Loving without Seeing
We all know that love does not depend on seeing our loved one: indeed, as the English expression says, 'absence makes the heart grow fonder'. But without a personal encounter of some kind, true love can never start. One kind of false love is infatuation - a one-way desire for a person (who may not even know who you are!). Some people think about God like that. They admire His awesome majesty and immense power, but do not believe they can be known by Him. But the truth is: when we believe the Good News about Jesus, repenting of our sins and desiring His rule in our lives, His Holy Spirit says, ‘I love you!’ and we respond ‘I love you too, my Father’ (Galatians 4:6).
Peter had the privilege of knowing Jesus personally. They were together in Christ’s most significant moments, including the transfiguration (Mark 9:2), the raising of Jairus’ daughter (Mark 5:36-43) and Gethsemane (Mark 14:32-33). Peter was an eyewitness of Christ’s majesty. But now, Peter declares the relationship of the scattered believers with Jesus to be equally real and joy filled. How could that be? A few verses further on, Peter explains that the Holy Spirit who led the Old Testament writers to reveal Jesus, also revealed Jesus through the apostles’ preaching (1 Peter 1:10-12). As Jesus had said, the Spirit reveals Him to all who seek Him (John 15:26); as they believe in Him a true two-way relationship develops with their Saviour.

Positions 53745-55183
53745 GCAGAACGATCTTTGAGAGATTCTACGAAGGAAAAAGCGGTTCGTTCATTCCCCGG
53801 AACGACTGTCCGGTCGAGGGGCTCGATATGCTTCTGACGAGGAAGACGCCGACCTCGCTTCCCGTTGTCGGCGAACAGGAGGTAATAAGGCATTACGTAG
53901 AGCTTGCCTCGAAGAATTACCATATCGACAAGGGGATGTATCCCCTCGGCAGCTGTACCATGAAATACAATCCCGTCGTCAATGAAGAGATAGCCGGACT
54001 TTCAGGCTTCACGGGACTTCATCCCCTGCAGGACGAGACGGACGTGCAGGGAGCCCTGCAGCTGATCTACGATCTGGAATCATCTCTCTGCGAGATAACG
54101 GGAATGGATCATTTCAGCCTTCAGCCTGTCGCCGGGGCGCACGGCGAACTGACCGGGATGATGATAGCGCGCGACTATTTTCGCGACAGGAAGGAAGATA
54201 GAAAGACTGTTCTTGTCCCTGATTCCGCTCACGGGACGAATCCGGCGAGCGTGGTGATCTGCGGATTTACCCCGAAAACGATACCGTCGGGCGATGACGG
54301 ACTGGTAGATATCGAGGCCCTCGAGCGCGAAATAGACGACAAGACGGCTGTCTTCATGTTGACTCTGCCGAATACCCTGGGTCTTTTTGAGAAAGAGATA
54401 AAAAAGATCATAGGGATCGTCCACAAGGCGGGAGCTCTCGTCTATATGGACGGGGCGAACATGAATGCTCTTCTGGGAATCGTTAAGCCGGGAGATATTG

We have never seen Jesus, but all born-again Christians are certain that they know Him personally. Indeed, our love for Him is a response to knowing that He first loved us (1 John 4:19). Jesus said that there is a special blessing to those who believe and love without seeing (John 20:29). And we know that this love is two-way because He gives us a growing confidence that we are known and loved - which is the reason for our joy (2 Timothy 1:12). Every time we read the Bible, the Holy Spirit reminds us of our relationship with Jesus. Right now, we know that we are saved and joyfully anticipate our Saviours’ return.
Meeting Jesus face to face, is the glorious 'hope' (confident expectation) of every Christian. While we wait, we should want to show our love for Him by obeying His Word - and then experience the joy of His pleasure. Such a Christian should be a joy to work with! But, unfortunately, some of the problems we encounter at work are not always the fault of others. When we take our eyes off Jesus, our horizon is clouded by our own problems, which we take to work with us and inflict the emotional fall-out on our colleagues (Proverbs 29:6). No wonder they are miserable with us too! Christians, loved by God and waiting for His return, should go to work differently and make a joyful difference to others.
© Dr Paul Adams